Artwork by River City Art Association’s president Dian Der Ohanian Phillips will be featured throughout October in the Artist of the Month gallery at the Vigo County Public Library in Terre Haute.
Gallery space was put on hold in March 2020 due to the COVID-19 pandemic.
Dian explains her longtime love of Hoosier barns in her artist’s statement:
“I’ve been drawing and painting barns for more than fifty years. The earliest example is
an etching created July 1965. Having grown up in Southern Indiana, I was very familiar
with rural farmland scenes.
“So, for this first attempt at making an etching, I recall drawing this scene from memory … a gambrel-roofed barn with silo and overgrown
field. It is an iconic image and one that obviously resonated in my young mind.
“Barns evoke a sense of tradition and community, and they also reflect local architectural
styles. Some recognizable regional styles include Dutch, bank, crib and round barns.
“The exterior color and decoration of barns also has historical and practical roots. New
England settlers didn’t have enough money to paint their farms, so they needed a cheap
way to protect the barns’ wood. They mixed skimmed milk, lime and red iron oxide to
make a red, plastic-like coating. The coating protected the wood and kept barns warmer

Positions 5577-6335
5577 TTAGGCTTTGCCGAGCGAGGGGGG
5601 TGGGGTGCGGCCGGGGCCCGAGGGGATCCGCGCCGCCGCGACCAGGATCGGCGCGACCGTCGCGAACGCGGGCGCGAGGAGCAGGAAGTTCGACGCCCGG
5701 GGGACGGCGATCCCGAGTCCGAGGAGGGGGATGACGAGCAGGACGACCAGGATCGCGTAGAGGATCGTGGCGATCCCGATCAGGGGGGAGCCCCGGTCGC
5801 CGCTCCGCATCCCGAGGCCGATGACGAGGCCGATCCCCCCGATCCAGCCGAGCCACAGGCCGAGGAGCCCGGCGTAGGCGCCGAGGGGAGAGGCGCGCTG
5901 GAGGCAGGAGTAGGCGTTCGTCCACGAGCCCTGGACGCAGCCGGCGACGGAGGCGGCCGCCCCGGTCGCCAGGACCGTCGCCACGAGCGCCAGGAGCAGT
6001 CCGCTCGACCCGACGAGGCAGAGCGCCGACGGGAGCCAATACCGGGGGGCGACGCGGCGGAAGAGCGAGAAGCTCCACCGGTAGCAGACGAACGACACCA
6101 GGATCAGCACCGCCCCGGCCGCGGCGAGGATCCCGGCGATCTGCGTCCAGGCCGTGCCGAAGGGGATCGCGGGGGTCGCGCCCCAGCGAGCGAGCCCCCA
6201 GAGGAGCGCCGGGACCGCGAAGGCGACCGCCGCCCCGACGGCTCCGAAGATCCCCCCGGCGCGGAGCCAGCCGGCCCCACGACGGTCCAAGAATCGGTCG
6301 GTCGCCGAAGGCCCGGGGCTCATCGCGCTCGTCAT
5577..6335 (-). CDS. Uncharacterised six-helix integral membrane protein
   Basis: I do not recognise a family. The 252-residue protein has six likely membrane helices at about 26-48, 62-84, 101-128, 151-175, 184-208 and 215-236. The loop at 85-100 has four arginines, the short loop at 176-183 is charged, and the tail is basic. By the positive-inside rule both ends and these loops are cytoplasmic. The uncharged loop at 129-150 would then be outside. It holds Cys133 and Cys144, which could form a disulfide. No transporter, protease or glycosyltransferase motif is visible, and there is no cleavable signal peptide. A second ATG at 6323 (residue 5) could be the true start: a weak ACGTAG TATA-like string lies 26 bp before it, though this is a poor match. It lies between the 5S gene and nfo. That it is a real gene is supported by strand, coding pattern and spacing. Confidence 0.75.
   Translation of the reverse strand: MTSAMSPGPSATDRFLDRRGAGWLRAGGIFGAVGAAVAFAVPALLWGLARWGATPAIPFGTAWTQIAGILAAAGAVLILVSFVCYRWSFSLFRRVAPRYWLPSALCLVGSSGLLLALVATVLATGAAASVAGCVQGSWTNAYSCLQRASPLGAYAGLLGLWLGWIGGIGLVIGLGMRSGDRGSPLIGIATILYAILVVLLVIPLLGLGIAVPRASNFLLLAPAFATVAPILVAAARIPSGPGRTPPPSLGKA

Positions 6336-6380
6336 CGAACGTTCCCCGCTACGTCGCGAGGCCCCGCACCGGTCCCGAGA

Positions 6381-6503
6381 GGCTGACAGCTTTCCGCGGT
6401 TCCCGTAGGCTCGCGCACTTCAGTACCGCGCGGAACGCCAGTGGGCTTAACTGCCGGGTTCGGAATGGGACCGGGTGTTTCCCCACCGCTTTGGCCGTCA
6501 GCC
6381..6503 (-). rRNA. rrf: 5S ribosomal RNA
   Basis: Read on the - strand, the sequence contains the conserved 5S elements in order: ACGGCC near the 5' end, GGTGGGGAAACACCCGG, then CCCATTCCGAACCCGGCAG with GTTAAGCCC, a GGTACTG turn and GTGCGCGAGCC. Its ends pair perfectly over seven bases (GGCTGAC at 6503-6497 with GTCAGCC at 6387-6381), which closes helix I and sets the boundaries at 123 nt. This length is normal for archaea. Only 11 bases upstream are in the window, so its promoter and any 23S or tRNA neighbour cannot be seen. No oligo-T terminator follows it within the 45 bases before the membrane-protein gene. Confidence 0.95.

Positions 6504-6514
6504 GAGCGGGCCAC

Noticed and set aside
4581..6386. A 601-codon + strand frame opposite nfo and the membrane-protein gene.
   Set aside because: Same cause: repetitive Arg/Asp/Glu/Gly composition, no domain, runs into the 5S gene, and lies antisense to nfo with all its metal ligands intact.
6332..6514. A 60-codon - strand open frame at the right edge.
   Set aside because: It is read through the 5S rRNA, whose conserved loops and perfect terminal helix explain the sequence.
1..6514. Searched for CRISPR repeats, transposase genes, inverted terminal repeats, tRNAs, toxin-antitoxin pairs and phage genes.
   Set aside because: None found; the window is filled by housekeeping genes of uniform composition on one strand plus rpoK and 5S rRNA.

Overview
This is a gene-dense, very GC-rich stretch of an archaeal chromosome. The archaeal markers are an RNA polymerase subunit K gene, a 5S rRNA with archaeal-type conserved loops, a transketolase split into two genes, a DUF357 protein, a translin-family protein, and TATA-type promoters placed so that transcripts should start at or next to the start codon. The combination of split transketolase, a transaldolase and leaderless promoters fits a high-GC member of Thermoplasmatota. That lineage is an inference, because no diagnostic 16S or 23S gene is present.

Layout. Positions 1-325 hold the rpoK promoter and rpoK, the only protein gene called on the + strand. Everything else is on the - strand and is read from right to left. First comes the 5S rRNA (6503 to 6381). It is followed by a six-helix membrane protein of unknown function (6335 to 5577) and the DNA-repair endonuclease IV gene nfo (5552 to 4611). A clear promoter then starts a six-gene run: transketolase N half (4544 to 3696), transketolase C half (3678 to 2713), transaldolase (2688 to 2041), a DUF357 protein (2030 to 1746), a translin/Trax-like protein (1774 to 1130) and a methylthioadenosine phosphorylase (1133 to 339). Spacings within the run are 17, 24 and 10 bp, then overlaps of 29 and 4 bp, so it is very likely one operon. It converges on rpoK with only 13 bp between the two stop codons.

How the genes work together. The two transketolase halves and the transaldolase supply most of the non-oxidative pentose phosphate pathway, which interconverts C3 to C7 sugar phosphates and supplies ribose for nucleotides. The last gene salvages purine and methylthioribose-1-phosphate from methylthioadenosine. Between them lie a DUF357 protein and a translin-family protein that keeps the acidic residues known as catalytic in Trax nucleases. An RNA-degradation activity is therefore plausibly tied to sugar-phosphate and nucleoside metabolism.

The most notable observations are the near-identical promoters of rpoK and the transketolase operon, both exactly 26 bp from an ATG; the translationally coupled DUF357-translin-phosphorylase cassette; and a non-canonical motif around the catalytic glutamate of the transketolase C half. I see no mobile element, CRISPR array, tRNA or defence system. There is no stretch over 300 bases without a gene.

in the winter. The color red soon became the most famous among farmers because it
was the cheapest. The tradition continues today. However, barns in Kentucky are
mostly painted black because black barns raise the heat inside, aiding the curing of
tobacco. Many got their color from creosote, which repelled termites. Sign painters also
took advantage of the size and visibility of barns in an age before billboards. “Chew Mail
Pouch Tobacco” signs were numerous in the first quarter of the 20th century.
Dian Der Ohanian Phillips studied at Herron School of Art in Indianapolis, and received a B.F.A. in visual communications. She completed a Masters program at Indiana
University, and did additional post-graduate work at Boston University. Dian was a graphic designer/art director for the majority of her professional life, however, she continued her fine art pursuits during those years by taking drawing and painting classes. After retiring, she began painting again full-time and has participated in several group and solo exhibitions in the Midwest. She works primarily in watercolor, acrylic and oils. Her paintings and her black & white photos are strongly influenced by nature and rural scenes. Her art is in private collections throughout the United States.
For more works by Dian Der Ohanian Phillips go to